Dr. Zuzana Vasko‘s research interests are in arts-based environmental learning, looking at how aesthetic engagement and creative practice can bring us closer to the natural world, particularly in areas close to home. Her teaching spans the areas of Arts Education and Academic Writing (Simon Fraser University) and Interdisciplinary Expressive Arts (Kwantlen Polytechnic University). For Zuzana, the common thread between these areas is how human expression can enable a sense of personal meaning and connection with the world around us. Zuzana’s visual art practice explores our relationships and communication with the natural world.
Dr. Tim Waddington possesses over 25 years of experience as a public school educator and advocate for children and youth. With advanced degrees in Education Leadership and the Philosophy of Education, Tim infuses a rich and creative understanding of Imaginative Education into both his teaching and research. In addition to his work with CIRCE and imaginED, Tim currently holds a position of Lecturer in the Faculty of Education at UBC. For CIRCE he leads work on Imaginative Historical Inquiry, with particular interest in Philosophic and Ironic Understandings. His ongoing research is centered upon theories of imagination, irony, ethics in curriculum, and possible existential outcomes for both teachers and learners alike.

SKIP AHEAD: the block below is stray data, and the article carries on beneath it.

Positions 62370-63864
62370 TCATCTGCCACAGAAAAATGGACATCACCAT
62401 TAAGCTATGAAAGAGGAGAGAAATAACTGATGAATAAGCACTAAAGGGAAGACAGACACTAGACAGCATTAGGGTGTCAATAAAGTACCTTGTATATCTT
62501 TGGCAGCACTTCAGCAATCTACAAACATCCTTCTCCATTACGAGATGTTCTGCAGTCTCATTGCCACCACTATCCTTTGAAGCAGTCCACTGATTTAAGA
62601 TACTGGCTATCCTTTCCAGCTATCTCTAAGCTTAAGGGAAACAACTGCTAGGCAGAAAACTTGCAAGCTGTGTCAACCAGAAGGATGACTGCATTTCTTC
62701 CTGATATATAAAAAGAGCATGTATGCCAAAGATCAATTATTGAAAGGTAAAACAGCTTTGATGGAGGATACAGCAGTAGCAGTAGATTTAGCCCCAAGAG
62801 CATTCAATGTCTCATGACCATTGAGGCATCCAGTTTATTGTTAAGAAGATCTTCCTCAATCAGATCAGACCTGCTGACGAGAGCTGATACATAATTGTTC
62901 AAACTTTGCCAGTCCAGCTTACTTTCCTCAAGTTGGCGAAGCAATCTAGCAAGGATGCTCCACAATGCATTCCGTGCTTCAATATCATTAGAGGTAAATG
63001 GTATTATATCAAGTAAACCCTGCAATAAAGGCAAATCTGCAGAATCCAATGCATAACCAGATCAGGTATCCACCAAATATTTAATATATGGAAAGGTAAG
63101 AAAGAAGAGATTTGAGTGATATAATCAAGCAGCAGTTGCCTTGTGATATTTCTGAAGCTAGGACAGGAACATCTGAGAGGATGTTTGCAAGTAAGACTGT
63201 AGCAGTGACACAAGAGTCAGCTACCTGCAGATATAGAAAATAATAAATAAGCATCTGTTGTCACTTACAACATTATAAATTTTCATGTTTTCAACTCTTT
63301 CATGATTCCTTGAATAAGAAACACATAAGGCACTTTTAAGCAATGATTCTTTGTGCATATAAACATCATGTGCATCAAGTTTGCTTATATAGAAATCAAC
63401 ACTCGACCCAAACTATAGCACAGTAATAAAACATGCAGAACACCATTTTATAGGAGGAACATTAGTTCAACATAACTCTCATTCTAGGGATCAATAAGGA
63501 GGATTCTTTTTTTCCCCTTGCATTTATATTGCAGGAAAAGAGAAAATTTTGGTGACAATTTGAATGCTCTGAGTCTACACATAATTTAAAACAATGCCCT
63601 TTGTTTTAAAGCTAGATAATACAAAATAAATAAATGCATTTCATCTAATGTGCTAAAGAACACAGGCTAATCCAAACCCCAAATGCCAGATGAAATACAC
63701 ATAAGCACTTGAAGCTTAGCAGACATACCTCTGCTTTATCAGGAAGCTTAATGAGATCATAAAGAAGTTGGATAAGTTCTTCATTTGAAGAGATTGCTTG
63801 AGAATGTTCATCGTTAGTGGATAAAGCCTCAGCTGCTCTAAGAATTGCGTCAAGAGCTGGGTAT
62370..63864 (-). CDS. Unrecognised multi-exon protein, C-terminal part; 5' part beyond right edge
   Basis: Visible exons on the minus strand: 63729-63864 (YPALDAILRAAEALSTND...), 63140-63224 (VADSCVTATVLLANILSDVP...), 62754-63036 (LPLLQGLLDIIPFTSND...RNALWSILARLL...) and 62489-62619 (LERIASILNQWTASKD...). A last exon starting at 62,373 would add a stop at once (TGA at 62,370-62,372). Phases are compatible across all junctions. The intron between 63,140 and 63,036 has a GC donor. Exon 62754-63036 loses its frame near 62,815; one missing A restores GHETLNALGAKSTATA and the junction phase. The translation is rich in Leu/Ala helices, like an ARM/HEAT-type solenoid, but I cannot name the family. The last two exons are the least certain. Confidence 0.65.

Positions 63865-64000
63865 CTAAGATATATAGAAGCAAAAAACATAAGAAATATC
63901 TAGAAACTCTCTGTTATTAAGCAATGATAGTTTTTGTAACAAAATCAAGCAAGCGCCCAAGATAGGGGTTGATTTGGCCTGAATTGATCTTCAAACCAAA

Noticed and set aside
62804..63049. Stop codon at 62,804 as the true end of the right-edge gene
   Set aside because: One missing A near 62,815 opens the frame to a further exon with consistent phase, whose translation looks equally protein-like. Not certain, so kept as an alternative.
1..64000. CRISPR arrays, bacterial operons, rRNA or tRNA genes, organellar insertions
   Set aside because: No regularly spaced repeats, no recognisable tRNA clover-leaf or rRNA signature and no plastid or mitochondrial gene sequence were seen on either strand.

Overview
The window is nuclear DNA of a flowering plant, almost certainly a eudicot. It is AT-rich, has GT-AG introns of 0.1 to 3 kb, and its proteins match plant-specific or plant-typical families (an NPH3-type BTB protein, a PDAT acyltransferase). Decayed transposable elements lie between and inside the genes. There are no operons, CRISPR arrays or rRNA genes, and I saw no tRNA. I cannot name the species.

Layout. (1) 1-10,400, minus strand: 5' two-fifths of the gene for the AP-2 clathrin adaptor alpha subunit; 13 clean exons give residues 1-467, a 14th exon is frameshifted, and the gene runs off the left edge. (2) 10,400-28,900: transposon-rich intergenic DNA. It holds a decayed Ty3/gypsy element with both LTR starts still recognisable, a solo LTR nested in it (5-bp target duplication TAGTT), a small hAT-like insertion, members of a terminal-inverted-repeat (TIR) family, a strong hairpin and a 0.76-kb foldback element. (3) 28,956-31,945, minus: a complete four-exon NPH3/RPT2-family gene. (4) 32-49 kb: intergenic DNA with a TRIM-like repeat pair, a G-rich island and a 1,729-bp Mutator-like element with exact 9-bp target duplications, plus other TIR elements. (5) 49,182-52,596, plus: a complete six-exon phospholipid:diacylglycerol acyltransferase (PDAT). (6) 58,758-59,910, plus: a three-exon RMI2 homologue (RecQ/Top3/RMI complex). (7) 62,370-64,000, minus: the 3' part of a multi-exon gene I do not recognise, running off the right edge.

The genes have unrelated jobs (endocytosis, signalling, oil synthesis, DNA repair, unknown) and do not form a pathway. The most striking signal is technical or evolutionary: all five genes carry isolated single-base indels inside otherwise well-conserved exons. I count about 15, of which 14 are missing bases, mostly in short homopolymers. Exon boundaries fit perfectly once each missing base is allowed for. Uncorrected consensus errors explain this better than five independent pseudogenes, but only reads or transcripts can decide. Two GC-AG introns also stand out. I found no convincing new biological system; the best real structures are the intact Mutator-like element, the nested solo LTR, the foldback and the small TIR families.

Dr. Christine Younghusband is a Lecturer at UNBC in the School of Education. She is a former secondary math teacher and taught in BC public schools for 16 years. Christine completed her doctorate in Educational Leadership at SFU and during this time she served as a school trustee, educational consultant, curriculum developer, and sessional instructor at SFU and St. Mark’s College. She is an Affiliated Scholar at CSELP at SFU, #bcedchat co-moderator on Twitter, and BCAMT committee member. Christine’s research interests include mathematics education, professional learning experiences, subject matter acquisition, policy and practice, formative assessment, and teacher mentorship.
Andreina Yulis is a Chilean designer and a PhD Student in the Faculty of Education at SFU. She holds an M.A in Digital Media Design for Learning, Games for Learning from NYU. She is interested in making education fun by introducing learning games into informal contexts. Her research focuses on the design of digital games that use curiosity to promote the player’s exploration of the real world, and how the use of manipulative objects can benefit the player’s understanding of the concepts presented in the game. She is the coordinator of the Elders’ Digital Storytelling Research Project at SFU.